With US President George W. Bush in Europe getting EU leaders to agree to toughen UN sanctions against Iran, and with the ongoing debate between Republican Senator John McCain and Democratic Senator Barack Obama about whether the US needs to talk with Iran’s rulers, the issue of Iran’s nuclear program is heating up. Iranians, no surprise, are watching this debate with interest. They need to do more than watch.
Iran’s political elite sees the US, rather than Europe, as their appropriate international counterpart. Only the US can give the Islamic Republic the security guarantees it craves. The US, indeed, should be prepared to eventually give such guarantees if it wants Iran to stop the more suspicious parts of its nuclear program.
But Iran must do its part to make any future dialogue with the US a success. In talks with members of Iran’s policy community, I am continually astounded that they see resolving the nuclear conflict — or, indeed, other problems in which Iran has a stake — to be primarily the responsibility of the US, Europe, and other major powers, not of Iran.
Such passivity is not in Iran’s interest. As the Middle East’s essential regional player, Iran can trigger and heat up conflicts as well as contribute to their solution. Yet few in the Iranian establishment understand that being the leading regional power brings responsibility; and that only responsible behavior can create legitimacy and acceptance that Iran craves. Iranian policymakers must, therefore, try to develop their own ideas for a negotiated resolution of the nuclear and other regional security issues, as well as to think about how Iran can rebuild trust in its actions.
Iran’s leaders should begin by shunning hostile rhetoric. Incendiary statements about Israel exacerbate the lack of trust among Iran’s would-be partners, and make it hard for those in Europe and the US who are interested in building more favorable relations. Iran hints that it wants to have a high-level dialogue with the US in the not-too-distant future. If true, Iran should realize that violent statements on sensitive issues would set back any serious attempt to get a dialogue going.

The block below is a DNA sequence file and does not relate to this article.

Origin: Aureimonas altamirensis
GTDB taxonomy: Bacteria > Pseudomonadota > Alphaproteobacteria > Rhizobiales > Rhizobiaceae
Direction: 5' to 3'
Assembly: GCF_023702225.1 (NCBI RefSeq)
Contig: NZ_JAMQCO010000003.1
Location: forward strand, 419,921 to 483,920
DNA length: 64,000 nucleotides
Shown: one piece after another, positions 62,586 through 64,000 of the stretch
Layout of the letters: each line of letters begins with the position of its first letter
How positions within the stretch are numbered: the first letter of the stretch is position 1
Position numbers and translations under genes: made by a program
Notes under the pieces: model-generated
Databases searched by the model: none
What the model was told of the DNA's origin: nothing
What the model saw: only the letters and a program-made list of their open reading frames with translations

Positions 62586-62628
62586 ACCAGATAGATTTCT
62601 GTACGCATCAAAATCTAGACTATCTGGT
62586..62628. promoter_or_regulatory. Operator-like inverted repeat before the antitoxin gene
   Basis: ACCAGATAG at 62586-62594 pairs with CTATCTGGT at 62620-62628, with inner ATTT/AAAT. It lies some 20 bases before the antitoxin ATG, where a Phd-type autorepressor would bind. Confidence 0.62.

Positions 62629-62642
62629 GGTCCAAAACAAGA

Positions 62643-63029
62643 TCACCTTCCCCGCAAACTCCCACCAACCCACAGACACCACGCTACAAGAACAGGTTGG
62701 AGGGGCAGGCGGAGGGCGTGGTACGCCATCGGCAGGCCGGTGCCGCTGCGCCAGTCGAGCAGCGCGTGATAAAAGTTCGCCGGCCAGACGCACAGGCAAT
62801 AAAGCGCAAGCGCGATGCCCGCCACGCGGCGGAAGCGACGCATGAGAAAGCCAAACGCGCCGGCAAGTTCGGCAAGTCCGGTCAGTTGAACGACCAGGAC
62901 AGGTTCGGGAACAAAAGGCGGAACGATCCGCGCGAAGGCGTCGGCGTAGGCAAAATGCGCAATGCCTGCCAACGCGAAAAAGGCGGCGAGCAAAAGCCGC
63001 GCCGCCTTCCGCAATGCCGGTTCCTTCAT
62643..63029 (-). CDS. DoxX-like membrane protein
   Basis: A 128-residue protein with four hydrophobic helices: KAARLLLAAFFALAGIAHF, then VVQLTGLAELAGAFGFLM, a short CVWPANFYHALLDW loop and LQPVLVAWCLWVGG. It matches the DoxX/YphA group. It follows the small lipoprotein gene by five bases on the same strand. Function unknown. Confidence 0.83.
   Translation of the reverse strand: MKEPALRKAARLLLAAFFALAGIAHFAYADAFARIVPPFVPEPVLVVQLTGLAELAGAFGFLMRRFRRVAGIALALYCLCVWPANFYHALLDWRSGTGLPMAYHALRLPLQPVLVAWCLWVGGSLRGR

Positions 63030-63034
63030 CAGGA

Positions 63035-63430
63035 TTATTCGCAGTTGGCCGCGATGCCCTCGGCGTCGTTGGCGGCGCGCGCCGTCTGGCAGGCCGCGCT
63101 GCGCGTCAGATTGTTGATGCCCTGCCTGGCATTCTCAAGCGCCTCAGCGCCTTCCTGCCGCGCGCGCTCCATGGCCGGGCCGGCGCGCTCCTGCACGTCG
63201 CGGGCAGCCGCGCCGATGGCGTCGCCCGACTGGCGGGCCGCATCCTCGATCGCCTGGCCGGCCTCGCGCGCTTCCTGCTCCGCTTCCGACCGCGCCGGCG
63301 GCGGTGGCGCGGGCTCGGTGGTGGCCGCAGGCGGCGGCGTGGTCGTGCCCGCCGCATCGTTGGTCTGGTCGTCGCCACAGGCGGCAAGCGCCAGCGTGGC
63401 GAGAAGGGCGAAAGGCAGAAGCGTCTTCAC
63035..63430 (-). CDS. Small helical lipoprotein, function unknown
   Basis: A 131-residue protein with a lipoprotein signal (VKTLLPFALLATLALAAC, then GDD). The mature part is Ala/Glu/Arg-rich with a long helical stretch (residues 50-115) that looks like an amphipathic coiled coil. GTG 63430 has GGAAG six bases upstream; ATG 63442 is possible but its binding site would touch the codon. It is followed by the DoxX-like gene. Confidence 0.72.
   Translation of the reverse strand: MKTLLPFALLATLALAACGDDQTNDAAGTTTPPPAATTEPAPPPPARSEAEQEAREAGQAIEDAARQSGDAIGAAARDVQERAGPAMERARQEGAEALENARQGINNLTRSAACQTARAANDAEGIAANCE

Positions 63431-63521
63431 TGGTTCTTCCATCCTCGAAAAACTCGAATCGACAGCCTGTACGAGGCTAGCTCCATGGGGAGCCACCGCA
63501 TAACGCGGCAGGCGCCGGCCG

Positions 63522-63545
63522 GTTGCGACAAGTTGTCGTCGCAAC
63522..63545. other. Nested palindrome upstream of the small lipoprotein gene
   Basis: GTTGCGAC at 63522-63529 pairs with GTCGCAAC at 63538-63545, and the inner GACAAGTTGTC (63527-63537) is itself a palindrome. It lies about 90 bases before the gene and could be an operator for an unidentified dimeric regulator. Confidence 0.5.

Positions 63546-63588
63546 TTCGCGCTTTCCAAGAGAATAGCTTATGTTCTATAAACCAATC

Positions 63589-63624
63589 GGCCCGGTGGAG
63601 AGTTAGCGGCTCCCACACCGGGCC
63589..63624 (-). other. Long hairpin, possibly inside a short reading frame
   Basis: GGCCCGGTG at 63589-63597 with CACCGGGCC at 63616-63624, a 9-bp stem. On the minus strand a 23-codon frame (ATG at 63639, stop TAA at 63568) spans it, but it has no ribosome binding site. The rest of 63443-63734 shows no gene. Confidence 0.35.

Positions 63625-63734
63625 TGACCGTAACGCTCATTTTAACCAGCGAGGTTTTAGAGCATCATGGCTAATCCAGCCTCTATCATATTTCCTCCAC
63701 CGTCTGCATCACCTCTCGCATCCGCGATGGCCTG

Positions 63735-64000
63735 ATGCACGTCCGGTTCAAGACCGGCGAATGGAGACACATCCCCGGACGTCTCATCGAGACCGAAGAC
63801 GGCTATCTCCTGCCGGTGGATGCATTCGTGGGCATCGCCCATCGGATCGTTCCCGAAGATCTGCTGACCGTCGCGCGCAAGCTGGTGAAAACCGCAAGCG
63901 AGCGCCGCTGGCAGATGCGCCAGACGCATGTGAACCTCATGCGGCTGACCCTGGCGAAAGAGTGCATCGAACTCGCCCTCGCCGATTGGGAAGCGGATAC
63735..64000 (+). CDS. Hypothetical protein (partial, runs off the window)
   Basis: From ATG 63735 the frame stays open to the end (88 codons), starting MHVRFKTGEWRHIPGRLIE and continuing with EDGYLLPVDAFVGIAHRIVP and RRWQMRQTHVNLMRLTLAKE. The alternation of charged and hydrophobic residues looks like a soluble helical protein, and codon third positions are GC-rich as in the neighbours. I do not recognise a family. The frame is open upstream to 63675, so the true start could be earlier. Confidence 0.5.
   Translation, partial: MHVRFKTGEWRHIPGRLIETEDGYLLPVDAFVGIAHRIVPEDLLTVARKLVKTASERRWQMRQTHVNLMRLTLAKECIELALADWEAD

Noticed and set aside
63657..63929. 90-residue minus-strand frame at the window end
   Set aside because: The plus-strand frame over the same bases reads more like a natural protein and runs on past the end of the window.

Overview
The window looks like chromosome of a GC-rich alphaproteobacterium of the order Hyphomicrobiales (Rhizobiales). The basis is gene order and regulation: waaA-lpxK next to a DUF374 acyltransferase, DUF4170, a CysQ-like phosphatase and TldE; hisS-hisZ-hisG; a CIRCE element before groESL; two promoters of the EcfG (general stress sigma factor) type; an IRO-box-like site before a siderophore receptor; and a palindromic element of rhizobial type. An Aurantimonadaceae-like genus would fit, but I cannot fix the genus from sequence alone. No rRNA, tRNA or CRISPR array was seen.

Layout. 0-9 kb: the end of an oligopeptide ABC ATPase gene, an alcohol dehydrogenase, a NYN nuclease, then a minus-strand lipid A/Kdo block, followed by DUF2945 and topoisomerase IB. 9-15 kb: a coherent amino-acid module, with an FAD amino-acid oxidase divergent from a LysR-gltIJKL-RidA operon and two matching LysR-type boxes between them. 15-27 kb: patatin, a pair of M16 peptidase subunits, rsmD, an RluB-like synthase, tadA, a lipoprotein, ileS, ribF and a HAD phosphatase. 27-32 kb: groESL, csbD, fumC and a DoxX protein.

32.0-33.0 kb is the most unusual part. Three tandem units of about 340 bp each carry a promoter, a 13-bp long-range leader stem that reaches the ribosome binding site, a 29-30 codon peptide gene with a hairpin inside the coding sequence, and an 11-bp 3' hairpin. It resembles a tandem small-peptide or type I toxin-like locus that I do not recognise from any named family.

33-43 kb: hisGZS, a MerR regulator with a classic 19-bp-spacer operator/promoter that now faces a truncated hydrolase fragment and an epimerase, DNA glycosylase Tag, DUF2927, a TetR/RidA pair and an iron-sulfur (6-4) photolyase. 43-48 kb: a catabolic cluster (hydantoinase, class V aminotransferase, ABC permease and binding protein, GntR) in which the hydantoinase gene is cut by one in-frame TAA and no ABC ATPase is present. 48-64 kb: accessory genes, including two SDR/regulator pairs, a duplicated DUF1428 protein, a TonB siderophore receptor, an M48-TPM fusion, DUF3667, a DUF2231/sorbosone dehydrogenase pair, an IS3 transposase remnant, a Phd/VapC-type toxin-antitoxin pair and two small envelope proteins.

Iran could also build trust if it became more transparent, particularly about its own strategic ambitions. A good start would be to publish key documents that are constantly referred to by Iranians but never seen — say, Ayatollah Khamenei’s fatwa that reportedly rules that Islam prohibits the production, stockpiling and use of nuclear weapons.
It would also be helpful if Iran laid out its strategic vision for the region. It should accept the concerns of its neighbors, seek to develop its own ideas for regional confidence and security building, and participate in efforts to create regional security arrangements. It should also positively respond to offers from the US to establish confidence-building measures between the two countries’ military forces, particularly their navies.
As to the nuclear issue, Iran should try to switch from the language of “inalienable rights” to one of pragmatic solutions. This would help depoliticize the issue. The right to independent nuclear research and development under the Non-Proliferation Treaty is not disputed. But rather than insist as a matter of principle on operating the fuel cycle independently under national sovereignty, Iran could engage the Saudis about their idea of a regional joint venture, or explore different options of multilateral consortia with other countries. Iran’s parliament, now led by Ali Larijani, Iran’s former nuclear negotiator, could make a strong contribution to confidence building and to the resolution of the nuclear conflict by ratifying the treaty’s Additional Protocol.